Read the full article at Greater Good Magazine.
Having a purpose in life means caring deeply about a goal that you are willing to work toward achieving—often to help others or affect the world in some positive, productive way. Researchers like Kendall Bronk and educators like Patrick Cook-Deegan have done a lot to understand how we foster a sense of purpose in adolescents.
But what about older people like me? Do we need a sense of purpose, or should we just sit back and enjoy life? For young adults, the world and their possibilities seem wide open—college students embark on a career path, and young parents start their families. How do we find a sense of purpose after we’ve had the career and raised our children?
Though purpose may seem like it belongs to the realm of younger people, evidence is mounting that having a purpose is important throughout one’s lifespan. Researchers are finding strong associations between having a purpose in life in adulthood and better physical health and well-being down the road. Their findings point to the need to foster purpose in older adults, especially in those who may find themselves adrift after children move away or post-retirement.
Not only could encouraging a new purpose in life result in happier, healthier midlife adults, it could motivate older adults to use their gifts for the greater good—thereby benefitting us all.
The physical benefits of a sense of purpose are well-documented, says Eric Kim, of Harvard’s School of Public Health. Kim received his Ph.D. in Psychology from the University of Michigan.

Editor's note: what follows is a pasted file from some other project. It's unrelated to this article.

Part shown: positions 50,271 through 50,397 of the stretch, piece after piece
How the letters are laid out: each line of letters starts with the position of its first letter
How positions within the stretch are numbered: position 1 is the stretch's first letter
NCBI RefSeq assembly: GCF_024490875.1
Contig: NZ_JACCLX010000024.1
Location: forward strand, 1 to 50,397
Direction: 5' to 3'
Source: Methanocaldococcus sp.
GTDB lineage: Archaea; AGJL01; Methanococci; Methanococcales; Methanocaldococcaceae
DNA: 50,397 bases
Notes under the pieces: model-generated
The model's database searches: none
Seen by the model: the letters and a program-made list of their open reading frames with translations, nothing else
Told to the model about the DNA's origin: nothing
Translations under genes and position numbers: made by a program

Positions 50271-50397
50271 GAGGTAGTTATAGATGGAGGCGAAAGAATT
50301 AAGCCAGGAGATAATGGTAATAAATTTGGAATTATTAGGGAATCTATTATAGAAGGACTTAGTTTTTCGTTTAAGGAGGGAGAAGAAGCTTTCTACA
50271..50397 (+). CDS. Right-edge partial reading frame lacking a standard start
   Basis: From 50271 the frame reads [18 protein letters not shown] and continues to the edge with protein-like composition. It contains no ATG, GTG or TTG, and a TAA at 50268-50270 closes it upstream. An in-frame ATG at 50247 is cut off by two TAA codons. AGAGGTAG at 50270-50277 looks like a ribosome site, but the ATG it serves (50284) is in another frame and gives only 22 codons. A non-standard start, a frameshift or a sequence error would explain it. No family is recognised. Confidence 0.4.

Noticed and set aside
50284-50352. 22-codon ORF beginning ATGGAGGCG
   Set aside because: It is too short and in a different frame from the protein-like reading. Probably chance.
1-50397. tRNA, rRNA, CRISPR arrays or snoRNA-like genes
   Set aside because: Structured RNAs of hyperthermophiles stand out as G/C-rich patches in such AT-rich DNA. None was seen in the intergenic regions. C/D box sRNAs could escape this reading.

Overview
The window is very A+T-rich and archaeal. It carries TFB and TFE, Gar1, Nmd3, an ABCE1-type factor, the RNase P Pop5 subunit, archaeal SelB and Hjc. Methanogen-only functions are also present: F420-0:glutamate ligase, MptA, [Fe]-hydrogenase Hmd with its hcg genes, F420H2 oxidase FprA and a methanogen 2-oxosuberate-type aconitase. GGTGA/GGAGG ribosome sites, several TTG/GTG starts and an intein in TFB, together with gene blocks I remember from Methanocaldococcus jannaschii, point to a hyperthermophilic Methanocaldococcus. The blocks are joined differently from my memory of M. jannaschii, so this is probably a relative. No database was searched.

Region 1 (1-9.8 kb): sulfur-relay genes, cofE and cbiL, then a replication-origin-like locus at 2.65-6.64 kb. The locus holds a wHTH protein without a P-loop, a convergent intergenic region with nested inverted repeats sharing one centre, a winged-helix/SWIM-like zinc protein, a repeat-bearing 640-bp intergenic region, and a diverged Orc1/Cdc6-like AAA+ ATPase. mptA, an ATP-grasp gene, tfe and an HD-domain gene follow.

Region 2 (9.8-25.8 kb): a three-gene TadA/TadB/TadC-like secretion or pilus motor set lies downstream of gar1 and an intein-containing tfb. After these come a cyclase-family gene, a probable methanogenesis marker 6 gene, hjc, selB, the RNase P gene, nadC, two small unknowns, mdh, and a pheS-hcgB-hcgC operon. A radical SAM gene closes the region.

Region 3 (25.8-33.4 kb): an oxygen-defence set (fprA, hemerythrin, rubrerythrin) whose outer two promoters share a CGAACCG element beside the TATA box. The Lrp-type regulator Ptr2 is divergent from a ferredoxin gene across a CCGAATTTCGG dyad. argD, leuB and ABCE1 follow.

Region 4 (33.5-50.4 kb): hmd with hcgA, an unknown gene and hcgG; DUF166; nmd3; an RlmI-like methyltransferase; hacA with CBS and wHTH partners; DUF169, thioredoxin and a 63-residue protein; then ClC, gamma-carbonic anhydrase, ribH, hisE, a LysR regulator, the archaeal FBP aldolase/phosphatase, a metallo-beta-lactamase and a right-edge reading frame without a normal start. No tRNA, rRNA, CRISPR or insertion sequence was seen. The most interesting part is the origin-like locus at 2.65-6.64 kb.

Using data from the Health and Retirement Study at the University of Michigan, he and his colleagues have found that people who report higher levels of purpose at one point in time have objectively better physical agility four years later than those who report less purpose. There is even a “dose response”—meaning, for every jump in purpose scores, people were 13-14 percent less likely to experience physical declines in grip strength and walking speed.
Though initially skeptical that purpose could have this kind of an impact, Kim is now convinced otherwise.
“It’s very interesting to see how this construct of purpose—which has long been discussed by philosophers and theologians—is associated with all of these benefits,” Kim says. “It’s not counterintuitive to me anymore; though it is when I present this kind of research to cardiologists or other scientists.”